The main objective of this study was to unveil similarities and differences in the word reading strategies of orally raised individuals with prelingual deafness and hearing individuals. Relevant data were gathered by a computerized research paradigm asking participants to make rapid same/different judgments for words. There were three distinct study conditions: (a) a visual condition manipulating the visual-perceptional properties of the target word pairs, (b) a phonological condition manipulating their phonological properties, and (c) a control condition. Participants were 31 high school and postgraduate students with prelingual deafness and 59 hearing students (the control group). Analysis of response latencies and accuracy in the three study conditions suggests that the word reading strategies the groups relied upon to process the stimulus materials were of the same nature. Evidence further suggests that prelingual deafness does not undermine the efficiency with which readers use these strategies. To gain a broader understanding of the obtained evidence, participants' performance in the word processing experiment was correlated with their phonemic awareness - the hypothesized hallmark of proficient word reading - and their reading comprehension skills. Findings are discussed with reference to a reading theory that assigns phonology a central role in proficient word reading.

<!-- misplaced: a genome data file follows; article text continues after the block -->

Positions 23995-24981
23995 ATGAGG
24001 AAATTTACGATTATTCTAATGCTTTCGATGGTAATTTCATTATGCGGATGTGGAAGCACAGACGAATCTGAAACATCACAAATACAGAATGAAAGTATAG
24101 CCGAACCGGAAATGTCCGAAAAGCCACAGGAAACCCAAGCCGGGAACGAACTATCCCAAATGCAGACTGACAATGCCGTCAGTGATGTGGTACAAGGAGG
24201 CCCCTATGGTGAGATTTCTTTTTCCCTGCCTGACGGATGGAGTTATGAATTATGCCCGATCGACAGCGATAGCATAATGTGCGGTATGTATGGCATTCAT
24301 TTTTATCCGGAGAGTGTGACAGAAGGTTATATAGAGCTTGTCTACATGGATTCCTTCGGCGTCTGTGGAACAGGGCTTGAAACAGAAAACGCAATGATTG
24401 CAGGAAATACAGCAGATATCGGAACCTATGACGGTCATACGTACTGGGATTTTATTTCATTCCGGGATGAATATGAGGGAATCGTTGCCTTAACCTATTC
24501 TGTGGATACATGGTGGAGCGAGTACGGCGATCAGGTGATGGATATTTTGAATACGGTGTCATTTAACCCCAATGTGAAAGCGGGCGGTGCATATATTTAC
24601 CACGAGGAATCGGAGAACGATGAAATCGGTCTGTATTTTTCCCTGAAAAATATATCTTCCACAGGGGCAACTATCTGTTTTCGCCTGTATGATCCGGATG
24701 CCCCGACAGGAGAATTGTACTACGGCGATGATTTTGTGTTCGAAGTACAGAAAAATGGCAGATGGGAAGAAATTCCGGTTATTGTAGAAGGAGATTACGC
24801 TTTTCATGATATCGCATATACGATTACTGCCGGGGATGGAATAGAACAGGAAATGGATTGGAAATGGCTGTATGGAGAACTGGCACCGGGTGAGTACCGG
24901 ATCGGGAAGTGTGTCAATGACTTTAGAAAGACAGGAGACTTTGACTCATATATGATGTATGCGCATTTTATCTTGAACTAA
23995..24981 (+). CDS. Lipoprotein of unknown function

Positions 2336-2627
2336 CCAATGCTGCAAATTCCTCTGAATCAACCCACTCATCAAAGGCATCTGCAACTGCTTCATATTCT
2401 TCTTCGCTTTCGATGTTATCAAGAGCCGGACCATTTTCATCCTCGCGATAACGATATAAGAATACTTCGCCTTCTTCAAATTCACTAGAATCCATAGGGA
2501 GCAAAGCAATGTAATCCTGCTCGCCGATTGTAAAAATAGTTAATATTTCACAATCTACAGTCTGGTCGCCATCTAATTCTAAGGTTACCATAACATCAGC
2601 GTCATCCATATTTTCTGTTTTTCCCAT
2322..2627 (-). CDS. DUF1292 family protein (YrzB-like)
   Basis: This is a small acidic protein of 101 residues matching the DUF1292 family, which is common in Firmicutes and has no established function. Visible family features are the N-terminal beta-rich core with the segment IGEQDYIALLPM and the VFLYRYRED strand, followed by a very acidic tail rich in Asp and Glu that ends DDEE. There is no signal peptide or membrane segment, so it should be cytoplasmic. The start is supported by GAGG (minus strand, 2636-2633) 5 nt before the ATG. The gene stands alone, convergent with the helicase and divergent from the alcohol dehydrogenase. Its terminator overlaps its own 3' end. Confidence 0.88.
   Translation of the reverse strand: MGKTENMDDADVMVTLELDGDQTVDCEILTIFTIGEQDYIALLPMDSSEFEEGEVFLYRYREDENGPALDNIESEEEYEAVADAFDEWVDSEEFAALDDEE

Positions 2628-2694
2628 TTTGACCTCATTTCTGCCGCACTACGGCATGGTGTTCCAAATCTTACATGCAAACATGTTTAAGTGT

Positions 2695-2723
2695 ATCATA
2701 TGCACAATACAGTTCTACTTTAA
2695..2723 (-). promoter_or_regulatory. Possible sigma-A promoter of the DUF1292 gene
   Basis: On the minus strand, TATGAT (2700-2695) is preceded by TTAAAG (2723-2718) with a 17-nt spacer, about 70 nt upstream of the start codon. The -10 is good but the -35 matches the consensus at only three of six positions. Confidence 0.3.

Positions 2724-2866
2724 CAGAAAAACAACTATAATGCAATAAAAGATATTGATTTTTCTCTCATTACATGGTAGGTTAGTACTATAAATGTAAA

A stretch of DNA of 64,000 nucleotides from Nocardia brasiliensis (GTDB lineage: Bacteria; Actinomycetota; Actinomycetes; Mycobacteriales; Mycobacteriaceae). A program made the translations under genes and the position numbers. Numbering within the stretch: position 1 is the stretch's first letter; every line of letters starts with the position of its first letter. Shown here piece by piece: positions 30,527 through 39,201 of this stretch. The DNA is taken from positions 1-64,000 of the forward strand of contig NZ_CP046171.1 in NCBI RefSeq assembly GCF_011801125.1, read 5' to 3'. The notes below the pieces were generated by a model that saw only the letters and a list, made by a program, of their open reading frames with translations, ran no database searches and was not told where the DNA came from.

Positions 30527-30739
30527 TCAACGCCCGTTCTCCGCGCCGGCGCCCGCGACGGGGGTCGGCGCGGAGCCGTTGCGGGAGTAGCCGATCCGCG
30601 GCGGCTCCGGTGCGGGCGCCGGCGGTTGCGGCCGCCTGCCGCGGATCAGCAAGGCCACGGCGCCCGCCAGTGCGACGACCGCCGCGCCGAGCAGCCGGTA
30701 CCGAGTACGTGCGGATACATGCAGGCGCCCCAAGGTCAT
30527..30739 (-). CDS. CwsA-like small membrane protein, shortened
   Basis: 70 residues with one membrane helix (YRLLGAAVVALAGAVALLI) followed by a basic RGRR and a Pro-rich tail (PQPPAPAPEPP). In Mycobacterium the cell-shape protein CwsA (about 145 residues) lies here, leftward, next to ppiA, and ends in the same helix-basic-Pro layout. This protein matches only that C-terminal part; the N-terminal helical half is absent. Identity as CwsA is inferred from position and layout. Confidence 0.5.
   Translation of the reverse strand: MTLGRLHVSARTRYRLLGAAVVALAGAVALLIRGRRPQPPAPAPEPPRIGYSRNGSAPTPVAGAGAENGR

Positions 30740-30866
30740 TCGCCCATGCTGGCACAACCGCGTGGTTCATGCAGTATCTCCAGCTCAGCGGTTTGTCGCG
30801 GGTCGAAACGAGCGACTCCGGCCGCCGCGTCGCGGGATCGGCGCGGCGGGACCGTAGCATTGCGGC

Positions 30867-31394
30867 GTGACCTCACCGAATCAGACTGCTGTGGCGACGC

ASJC Scopus subject areas
- Speech and Hearing